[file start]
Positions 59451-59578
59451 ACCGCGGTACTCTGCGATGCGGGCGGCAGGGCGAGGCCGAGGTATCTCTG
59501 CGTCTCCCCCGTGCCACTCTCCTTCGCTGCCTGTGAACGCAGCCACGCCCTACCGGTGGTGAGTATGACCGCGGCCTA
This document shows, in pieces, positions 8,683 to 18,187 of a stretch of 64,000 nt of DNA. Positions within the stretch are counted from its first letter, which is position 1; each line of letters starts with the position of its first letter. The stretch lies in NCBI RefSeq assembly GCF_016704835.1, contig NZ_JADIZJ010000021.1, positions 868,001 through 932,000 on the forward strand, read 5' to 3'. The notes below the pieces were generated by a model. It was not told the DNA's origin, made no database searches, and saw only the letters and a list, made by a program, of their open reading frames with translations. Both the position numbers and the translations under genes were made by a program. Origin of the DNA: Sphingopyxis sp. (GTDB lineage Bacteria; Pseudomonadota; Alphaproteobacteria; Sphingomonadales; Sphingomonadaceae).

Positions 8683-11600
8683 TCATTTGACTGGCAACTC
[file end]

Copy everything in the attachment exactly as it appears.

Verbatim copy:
Positions 59451-59578
59451 ACCGCGGTACTCTGCGATGCGGGCGGCAGGGCGAGGCCGAGGTATCTCTG
59501 CGTCTCCCCCGTGCCACTCTCCTTCGCTGCCTGTGAACGCAGCCACGCCCTACCGGTGGTGAGTATGACCGCGGCCTA
This document shows, in pieces, positions 8,683 to 18,187 of a stretch of 64,000 nt of DNA. Positions within the stretch are counted from its first letter, which is position 1; each line of letters starts with the position of its first letter. The stretch lies in NCBI RefSeq assembly GCF_016704835.1, contig NZ_JADIZJ010000021.1, positions 868,001 through 932,000 on the forward strand, read 5' to 3'. The notes below the pieces were generated by a model. It was not told the DNA's origin, made no database searches, and saw only the letters and a list, made by a program, of their open reading frames with translations. Both the position numbers and the translations under genes were made by a program. Origin of the DNA: Sphingopyxis sp. (GTDB lineage Bacteria; Pseudomonadota; Alphaproteobacteria; Sphingomonadales; Sphingomonadaceae).

Positions 8683-11600
8683 TCATTTGACTGGCAACTC